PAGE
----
Investing.com

Investing.com - Gold prices rallied 1% on Thursday, as investors digested a package of fresh stimulus measures by the European Central Bank.



On the Comex division of the New York Mercantile Exchange, gold for August delivery rose 0.89%, or $11.10 to trade at $1,255.40 a troy ounce during U.S. morning hours.



Prices rallied by as much as 1.06% earlier to hit a session high of $1,257.70. Gold declined 0.02%, or 20 cents, on Wednesday to settle at $1,244.30. Prices hit an 18-week low of $1,240.20 on June 3.



Prices were likely to find support at $1,237.50 an ounce, the low from January 30 and resistance at $1,260.30, the high from May 30.



The European Central Bank cut its benchmark interest rate to a record-low 0.15% from the 0.25% rate held since November earlier in the day.



The central bank also cut its marginal lending rate to 0.40% from 0.75% and lowered its deposit facility rate to -0.10% from 0.0%, thereby charging commercial banks for deposits parked overnight with the central bank.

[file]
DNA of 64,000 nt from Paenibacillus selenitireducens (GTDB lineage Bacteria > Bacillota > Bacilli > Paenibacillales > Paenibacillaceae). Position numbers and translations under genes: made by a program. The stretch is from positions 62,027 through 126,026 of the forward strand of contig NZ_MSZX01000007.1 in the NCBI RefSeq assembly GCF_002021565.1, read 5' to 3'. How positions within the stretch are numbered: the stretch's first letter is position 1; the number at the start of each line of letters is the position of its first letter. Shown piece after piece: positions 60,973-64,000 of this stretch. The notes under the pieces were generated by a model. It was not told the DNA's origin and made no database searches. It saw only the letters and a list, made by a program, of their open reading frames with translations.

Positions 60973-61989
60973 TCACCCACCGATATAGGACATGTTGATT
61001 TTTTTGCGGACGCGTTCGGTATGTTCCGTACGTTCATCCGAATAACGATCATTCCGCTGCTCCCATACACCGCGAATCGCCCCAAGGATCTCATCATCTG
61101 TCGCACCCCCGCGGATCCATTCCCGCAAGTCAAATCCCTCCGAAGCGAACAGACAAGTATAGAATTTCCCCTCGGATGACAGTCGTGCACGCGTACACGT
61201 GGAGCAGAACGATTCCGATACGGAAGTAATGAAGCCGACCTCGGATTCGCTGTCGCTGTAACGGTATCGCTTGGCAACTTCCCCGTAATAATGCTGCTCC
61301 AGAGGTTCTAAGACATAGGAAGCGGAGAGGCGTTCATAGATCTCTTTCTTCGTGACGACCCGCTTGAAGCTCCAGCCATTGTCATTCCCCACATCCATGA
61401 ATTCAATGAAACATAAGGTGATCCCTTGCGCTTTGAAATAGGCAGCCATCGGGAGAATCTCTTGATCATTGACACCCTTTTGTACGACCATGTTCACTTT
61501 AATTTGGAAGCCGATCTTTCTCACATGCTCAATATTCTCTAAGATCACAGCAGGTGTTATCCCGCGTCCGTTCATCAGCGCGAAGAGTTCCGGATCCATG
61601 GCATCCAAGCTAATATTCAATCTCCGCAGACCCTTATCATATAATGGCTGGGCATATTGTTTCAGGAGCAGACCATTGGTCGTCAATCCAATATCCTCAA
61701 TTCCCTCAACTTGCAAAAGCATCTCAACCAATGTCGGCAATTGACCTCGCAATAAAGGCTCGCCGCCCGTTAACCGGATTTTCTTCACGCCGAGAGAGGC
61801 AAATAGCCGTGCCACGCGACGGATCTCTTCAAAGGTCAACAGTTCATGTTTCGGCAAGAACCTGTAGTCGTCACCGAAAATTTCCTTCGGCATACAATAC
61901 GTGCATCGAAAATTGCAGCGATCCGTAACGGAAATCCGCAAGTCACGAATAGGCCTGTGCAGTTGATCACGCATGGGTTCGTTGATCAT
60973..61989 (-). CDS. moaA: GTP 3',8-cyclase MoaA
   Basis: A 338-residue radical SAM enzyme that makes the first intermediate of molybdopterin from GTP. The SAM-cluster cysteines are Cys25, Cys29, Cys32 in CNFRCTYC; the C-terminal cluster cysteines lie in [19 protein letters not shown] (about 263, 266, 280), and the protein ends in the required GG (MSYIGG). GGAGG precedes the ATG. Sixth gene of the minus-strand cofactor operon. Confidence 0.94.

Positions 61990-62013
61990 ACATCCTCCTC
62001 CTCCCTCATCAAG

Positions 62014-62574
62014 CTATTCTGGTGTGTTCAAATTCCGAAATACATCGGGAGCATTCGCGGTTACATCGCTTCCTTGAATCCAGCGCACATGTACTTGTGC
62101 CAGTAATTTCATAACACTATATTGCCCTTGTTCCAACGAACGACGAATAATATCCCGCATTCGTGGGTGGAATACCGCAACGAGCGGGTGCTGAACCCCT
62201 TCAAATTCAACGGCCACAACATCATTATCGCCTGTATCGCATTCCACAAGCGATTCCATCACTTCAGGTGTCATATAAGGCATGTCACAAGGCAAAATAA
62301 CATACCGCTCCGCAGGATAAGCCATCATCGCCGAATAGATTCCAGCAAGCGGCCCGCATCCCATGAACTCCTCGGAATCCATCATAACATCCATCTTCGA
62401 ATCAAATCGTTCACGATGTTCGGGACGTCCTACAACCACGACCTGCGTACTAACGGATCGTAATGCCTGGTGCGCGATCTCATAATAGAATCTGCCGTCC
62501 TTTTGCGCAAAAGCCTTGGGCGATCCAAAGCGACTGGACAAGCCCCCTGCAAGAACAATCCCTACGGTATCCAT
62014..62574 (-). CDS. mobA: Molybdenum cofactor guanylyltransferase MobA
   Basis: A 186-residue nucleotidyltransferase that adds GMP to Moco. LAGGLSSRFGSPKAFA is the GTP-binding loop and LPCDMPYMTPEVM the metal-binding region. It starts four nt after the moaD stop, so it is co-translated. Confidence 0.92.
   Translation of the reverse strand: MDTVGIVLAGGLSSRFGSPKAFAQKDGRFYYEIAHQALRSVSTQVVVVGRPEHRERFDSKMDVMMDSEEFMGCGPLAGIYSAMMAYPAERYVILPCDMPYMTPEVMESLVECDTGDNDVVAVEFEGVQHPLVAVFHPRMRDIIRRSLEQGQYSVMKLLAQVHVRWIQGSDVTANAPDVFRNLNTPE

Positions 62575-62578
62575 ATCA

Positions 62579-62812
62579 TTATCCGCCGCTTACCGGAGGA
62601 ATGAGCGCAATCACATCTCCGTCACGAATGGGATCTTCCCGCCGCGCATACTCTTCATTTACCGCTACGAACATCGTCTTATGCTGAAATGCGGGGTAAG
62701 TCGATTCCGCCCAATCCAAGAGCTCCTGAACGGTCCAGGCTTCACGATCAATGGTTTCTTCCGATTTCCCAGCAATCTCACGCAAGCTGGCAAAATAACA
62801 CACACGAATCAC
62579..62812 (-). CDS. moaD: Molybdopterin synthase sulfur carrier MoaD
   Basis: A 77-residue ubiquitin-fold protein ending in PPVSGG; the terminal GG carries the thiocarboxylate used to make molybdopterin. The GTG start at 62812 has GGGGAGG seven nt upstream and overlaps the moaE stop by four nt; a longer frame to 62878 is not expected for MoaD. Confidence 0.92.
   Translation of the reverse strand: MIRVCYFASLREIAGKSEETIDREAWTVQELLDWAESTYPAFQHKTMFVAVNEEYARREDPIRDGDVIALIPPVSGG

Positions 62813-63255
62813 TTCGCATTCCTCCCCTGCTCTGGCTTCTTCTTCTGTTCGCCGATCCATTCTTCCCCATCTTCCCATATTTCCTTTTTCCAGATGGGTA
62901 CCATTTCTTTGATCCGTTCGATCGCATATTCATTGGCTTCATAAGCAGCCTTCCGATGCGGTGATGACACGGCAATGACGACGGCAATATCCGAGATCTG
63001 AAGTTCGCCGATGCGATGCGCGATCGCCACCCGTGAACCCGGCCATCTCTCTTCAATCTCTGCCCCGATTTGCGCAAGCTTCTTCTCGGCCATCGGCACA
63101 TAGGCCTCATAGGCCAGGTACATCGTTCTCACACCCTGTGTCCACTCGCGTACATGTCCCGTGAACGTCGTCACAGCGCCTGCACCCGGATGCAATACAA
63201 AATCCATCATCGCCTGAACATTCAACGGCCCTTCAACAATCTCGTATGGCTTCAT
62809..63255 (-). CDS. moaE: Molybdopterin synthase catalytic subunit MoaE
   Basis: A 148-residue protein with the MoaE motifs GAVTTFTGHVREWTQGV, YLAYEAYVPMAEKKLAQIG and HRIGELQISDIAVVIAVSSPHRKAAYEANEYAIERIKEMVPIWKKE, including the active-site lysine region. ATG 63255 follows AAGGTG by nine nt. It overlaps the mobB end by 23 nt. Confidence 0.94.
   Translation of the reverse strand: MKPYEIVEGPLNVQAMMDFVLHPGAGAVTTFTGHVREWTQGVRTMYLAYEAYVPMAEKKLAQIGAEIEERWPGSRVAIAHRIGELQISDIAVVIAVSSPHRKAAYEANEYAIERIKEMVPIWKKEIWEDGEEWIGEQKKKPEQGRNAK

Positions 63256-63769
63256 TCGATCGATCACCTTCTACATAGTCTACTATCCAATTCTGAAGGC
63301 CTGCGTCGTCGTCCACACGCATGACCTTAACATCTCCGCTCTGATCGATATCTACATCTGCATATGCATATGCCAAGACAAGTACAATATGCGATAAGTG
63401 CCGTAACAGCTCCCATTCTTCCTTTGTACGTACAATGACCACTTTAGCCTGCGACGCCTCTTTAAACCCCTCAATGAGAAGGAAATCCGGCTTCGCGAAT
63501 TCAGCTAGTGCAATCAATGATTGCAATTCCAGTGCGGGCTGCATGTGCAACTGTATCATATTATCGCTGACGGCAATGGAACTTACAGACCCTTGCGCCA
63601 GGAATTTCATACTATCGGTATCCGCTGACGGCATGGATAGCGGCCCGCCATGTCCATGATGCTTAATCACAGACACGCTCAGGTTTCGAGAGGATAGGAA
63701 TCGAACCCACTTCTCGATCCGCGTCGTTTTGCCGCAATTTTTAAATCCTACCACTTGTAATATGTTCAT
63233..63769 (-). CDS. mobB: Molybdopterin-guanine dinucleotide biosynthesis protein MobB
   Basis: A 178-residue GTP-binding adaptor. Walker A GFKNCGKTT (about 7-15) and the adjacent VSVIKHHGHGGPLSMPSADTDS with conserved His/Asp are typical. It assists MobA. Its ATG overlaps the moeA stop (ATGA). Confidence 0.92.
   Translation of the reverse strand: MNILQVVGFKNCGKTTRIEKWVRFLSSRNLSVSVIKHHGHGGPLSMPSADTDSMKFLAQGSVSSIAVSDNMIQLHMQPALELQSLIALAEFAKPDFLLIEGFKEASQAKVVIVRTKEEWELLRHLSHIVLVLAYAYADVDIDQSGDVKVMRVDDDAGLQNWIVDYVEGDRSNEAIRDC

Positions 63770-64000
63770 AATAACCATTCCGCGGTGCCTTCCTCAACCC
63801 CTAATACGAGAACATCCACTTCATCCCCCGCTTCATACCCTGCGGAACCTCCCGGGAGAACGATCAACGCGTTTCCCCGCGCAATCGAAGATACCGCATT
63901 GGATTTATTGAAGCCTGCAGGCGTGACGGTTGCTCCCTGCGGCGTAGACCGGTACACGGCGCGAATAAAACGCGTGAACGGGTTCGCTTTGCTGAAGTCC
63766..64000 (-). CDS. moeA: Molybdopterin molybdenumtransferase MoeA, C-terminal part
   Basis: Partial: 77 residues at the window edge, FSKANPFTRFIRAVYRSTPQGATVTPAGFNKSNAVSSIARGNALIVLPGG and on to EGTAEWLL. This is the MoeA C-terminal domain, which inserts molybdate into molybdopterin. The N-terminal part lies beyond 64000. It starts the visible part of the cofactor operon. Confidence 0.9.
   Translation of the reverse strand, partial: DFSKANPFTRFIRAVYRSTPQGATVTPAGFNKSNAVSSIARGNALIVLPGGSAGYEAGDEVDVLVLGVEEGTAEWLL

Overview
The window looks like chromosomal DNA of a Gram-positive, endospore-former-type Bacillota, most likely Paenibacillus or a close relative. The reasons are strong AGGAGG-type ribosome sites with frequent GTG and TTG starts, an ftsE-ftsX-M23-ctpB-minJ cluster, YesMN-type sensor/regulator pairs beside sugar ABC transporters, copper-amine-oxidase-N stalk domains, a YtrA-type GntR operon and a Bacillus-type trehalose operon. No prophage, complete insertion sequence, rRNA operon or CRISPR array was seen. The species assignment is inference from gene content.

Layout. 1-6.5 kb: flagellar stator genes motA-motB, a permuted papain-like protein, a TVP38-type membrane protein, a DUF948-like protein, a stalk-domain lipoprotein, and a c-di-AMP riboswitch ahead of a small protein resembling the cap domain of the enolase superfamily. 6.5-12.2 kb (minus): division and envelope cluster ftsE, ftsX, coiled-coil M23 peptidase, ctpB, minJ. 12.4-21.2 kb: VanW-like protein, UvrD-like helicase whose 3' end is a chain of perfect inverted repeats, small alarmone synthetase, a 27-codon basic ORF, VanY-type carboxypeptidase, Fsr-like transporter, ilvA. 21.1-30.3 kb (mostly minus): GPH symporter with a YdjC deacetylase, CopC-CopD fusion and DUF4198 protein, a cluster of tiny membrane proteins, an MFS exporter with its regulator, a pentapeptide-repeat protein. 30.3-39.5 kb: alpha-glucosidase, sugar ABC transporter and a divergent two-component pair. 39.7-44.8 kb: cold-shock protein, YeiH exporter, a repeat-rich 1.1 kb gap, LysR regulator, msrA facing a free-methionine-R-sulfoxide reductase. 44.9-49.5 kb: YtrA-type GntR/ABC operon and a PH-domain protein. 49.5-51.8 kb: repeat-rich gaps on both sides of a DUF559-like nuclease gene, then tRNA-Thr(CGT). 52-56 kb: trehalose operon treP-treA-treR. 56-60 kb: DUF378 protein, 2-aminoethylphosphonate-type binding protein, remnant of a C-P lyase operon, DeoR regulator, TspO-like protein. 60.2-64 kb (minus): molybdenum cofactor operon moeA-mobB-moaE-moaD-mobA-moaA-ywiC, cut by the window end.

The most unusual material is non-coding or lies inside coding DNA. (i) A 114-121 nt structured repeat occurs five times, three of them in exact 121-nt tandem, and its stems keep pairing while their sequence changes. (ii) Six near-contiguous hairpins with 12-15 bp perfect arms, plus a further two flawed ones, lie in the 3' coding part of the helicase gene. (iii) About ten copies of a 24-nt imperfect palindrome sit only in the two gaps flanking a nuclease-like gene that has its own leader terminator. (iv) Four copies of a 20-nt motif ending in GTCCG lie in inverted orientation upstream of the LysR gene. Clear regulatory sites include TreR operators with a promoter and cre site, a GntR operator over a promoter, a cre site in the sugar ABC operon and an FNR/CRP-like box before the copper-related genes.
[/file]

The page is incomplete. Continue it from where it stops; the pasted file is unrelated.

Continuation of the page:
Speaking at the ECB’s post-policy meeting press conference, Draghi outlined a number of other liquidity-boosting measures, including a targeted long term loan program and said it was preparing for asset-backed security purchases.



The comments saw the euro tumble to a four-month low of 1.3501 against the U.S. dollar.



Gold found additional support after data showed that the number of people who filed for unemployment assistance in the U.S. last week rose more than expected.



The U.S. Department of Labor said the number of individuals filing for initial jobless benefits in the week ending May 31 increased by 8,000 to a seasonally adjusted 312,000 from the previous week’s revised total of 304,000.



Analysts had expected jobless claims to rise by 6,000 to 310,000 last week.



Also on the Comex, silver for July delivery jumped 1.07%, or 20.1 cents, to trade at $18.99 a troy ounce.



Elsewhere in metals trading, copper for July delivery fell 0.3%, or 0.9 cents, to trade at $3.084 a pound amid growing concerns over the demand outlook in China.





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